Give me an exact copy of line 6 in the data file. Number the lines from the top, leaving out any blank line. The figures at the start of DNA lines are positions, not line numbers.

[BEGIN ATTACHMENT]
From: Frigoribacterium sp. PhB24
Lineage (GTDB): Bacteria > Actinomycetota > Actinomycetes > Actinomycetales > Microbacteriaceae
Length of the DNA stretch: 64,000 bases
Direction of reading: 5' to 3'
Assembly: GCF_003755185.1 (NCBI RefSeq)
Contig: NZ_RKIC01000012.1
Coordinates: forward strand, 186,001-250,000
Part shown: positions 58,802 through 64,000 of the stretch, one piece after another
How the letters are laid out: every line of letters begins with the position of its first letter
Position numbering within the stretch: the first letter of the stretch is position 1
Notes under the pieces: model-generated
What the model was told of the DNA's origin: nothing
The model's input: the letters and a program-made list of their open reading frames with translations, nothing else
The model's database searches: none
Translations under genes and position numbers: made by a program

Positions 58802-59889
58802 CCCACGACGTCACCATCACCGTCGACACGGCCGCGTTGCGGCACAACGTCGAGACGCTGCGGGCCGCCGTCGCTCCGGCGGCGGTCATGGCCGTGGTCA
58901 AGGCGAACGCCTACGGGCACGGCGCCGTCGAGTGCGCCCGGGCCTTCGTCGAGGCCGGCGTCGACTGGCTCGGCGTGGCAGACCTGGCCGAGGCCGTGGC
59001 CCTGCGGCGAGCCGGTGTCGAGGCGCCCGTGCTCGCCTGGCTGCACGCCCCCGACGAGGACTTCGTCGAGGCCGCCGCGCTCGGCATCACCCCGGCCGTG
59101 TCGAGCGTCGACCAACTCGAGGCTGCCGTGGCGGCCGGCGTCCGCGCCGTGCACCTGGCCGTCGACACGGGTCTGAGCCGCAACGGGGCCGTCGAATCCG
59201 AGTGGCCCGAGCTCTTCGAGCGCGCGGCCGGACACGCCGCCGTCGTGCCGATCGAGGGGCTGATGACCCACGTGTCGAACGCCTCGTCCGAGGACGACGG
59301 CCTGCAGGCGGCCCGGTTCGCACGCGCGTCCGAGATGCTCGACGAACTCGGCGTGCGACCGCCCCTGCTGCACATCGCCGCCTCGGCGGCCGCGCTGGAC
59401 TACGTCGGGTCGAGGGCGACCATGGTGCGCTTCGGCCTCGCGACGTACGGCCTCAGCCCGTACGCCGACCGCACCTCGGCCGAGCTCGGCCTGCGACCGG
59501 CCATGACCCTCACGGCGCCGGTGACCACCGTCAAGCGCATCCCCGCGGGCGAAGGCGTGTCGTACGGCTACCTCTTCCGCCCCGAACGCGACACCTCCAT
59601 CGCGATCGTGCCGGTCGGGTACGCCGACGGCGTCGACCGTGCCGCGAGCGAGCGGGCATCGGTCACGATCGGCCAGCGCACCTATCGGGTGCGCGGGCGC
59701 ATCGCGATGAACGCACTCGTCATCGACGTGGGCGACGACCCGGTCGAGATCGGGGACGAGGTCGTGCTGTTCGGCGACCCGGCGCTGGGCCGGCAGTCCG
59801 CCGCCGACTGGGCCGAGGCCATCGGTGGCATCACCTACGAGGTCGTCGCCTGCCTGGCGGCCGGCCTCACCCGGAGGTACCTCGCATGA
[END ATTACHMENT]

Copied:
Contig: NZ_RKIC01000012.1